Over the last decade, various studies have examined the risk of obstetric complications in women using antidepressants during pregnancy.  

Preeclampsia:  Some studies have suggested that pregnant women taking SSRI antidepressants may be at higher risk for gestational hypertension and, particularly, preeclampsia.  However, other studies have shown a link between depression and anxiety and risk for preeclampsia, and it has been suggested that both conditions may trigger the pathogenic vascular processes that lead to gestational hypertension (by inducing vasoconstriction and uterine artery resistance).  One Finnish study quoted a threefold risk for preeclampsia among women with depression and anxiety. So is it the antidepressant that increases risk for preeclampsia, or is it the underlying illness for which the antidepressant is used to treat?

Postpartum Hemorrhage:  Other studies have shown that serotonin reuptake inhibitor (SRI) antidepressants, which affect platelet aggregation and thus may increase the risk of bleeding, may be associated with an increased risk of postpartum hemorrhage when used during pregnancy.  However, other studies indicate that non-serotonergic antidepressants also increase risk for postpartum hemorrhage, suggesting that other factors may contribute to this risk.  

A new study analyzing a large medical claims database attempts to examine the association between exposure to antidepressants and these obstetric complications while controlling for potential confounding factors, including underlying psychiatric illness.  

In this retrospective cohort study, researchers utilized data from the OptumLabs administrative health care claims database (2012-2016) to identify singleton liveborn deliveries.  Out of 226,932 singleton pregnancies, 15 041 (6.6%) pregnancies were exposed to an antidepressant.  Antidepressant dispensing doses were converted to fluoxetine equivalents. 

Five trajectory groups were identified among women using antidepressant: 

  • A: Low exposure, starting pregnancy at ~10 mg/day, with 1st trimester reduction/discontinuation, 
  • B: Low sustained exposure of ~20 mg/day, 
  • C: Moderate exposure (~40 mg/day) with 1st trimester reduction/discontinuation, 
  • D: Moderate sustained exposure of ~40 mg/day, 
  • E: High sustained exposure of ~75 mg/day.

The low exposure group with dosage reduction/discontinuation in the first trimester (trajectory A) was used as a comparison group. Previous studies have used control groups with no exposure to antidepressant; however, often these control groups have had no history of psychiatric illness, which has made it difficult to parse out the effects of exposure to medication from exposure to the underlying illness.  This control group would consist of women with histories of either depression or anxiety disorder who elect to discontinue treatment with antidepressant during pregnancy.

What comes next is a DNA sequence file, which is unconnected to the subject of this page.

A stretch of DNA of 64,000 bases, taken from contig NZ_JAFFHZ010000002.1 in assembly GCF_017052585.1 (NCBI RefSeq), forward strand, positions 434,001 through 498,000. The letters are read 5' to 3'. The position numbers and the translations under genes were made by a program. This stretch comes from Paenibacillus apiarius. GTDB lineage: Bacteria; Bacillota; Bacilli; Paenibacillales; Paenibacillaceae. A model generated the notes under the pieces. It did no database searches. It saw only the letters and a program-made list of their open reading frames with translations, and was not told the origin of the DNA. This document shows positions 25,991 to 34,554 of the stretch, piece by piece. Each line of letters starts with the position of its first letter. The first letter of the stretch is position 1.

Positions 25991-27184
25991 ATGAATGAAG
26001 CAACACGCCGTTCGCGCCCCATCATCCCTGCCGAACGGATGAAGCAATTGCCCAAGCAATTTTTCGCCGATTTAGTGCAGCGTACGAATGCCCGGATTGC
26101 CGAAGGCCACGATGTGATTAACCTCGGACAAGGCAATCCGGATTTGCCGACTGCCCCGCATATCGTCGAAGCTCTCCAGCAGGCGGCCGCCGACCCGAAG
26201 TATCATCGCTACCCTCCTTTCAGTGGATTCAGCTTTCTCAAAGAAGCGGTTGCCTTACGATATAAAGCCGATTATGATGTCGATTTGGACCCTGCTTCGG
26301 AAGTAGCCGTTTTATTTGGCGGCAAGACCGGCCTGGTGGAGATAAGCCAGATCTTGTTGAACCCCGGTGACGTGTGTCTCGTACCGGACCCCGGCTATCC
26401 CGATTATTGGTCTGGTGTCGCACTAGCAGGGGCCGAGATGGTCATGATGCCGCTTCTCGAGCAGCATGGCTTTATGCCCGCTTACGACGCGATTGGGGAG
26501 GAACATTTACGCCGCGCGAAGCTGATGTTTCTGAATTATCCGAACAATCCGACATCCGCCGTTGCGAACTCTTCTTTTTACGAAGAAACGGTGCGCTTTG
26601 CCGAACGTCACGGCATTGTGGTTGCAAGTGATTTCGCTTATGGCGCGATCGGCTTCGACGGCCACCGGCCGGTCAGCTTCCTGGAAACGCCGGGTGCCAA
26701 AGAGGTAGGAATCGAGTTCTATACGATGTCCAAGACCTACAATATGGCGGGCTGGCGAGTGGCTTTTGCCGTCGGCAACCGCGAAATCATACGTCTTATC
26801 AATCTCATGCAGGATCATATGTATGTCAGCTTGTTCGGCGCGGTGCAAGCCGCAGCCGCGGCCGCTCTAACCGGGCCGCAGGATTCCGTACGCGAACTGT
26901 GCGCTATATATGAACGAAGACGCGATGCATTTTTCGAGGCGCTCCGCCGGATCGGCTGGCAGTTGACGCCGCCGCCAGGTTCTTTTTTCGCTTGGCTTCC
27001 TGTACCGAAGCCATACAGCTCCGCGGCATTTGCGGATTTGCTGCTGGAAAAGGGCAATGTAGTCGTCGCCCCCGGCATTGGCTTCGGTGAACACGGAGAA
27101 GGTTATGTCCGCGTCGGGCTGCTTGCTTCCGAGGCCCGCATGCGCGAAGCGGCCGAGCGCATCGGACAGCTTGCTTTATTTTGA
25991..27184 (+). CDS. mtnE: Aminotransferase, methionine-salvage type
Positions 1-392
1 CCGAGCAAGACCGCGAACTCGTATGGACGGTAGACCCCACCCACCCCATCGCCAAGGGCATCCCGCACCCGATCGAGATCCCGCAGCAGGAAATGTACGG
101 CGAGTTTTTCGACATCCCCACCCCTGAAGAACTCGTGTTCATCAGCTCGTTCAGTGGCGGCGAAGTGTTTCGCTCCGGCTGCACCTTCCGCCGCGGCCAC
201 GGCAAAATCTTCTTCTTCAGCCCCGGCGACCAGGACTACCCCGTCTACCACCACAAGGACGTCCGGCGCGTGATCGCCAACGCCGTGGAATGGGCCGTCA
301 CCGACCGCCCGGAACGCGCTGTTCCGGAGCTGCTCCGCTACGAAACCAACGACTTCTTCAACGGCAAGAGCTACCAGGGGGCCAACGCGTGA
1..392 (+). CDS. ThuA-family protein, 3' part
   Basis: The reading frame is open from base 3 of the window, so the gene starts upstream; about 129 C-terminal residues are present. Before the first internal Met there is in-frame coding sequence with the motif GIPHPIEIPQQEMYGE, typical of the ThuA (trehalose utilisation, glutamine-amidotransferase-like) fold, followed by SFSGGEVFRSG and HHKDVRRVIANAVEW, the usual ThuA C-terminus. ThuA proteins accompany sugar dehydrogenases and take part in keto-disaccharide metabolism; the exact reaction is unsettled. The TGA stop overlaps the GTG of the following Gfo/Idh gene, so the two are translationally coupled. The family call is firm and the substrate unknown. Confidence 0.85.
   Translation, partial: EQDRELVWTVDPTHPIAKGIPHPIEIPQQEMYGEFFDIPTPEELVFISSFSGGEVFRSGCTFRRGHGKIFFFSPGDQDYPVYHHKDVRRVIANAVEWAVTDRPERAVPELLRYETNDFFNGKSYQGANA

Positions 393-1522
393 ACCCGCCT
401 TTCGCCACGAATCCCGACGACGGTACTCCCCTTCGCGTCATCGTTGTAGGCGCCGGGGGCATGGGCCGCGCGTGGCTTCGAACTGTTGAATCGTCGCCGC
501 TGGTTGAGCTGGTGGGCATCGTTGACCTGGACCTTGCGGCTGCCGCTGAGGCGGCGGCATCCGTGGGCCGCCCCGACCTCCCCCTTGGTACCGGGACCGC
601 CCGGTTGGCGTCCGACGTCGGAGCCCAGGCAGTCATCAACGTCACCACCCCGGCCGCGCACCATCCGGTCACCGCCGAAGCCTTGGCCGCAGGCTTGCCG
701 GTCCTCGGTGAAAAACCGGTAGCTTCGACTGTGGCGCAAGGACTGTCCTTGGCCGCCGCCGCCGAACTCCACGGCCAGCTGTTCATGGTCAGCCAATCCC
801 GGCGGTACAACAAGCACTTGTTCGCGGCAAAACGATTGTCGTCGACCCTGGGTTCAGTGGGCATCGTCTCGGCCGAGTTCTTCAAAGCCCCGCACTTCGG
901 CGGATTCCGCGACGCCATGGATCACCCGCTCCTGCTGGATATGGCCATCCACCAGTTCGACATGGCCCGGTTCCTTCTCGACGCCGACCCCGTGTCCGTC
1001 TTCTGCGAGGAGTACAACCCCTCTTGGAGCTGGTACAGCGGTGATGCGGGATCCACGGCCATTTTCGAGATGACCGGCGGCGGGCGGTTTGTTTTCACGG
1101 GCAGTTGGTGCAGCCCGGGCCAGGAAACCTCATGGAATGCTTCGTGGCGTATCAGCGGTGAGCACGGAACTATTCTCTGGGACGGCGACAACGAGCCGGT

In this low exposure group, the risk for preeclampsia was 8.2% and for postpartum hemorrhage was 2.7%. 

Compared to the control group, the risk for preeclampsia was elevated in groups with sustained treatment, with the adjusted relative risk (RR) increasing as the dose increases:  low dose RR 1.17, 95% CI 1.01-1.34; moderate dose RR 1.31, 95% CI 1.12-1.54; and high dose RR 1.41, 95% CI 1.05, 1.90). While the increase in risk was statistically significant, the magnitude of the increase was small across all groups.  

Similarly there was a small increase in risk for postpartum hemorrhage which was dose dependent:  low dose RR 1.32, 95% CI 1.05-1.66; moderate dose RR 1.35, 95% CI 1.03- 1.78; high dose RR 2.51, 95% CI 1.69-3.71). \

There was no increased risk for either outcome in women with moderate exposure with reduction/discontinuation (trajectory C).

While this study indicates that women with sustained antidepressant exposure during pregnancy, especially at higher doses, were at increased risk for preeclampsia and postpartum hemorrhage, but we cannot rule out the possibility that underlying depression and anxiety may contribute to the increased risk.  While the women in the control group have histories of depression and/or anxiety, it is likely that women who elect to discontinue medication may have milder illness than women who decide to maintain treatment.  

Does This Information Affect Our Recommendations?

Not really.  Overall the increase in risk is small, especially for preeclampsia.  If a woman needs to be on an antidepressant to limit her risk of recurrent illness, we generally recommend that she continue on that medication at an effective dosage.   

Ruta Nonacs, MD PhD

Palmsten K, Chambers CD, Wells A, Bandoli G.   Patterns of prenatal antidepressant exposure and risk of preeclampsia and postpartum haemorrhage.  Paediatr Perinat Epidemiol. 2020 Mar 24. 

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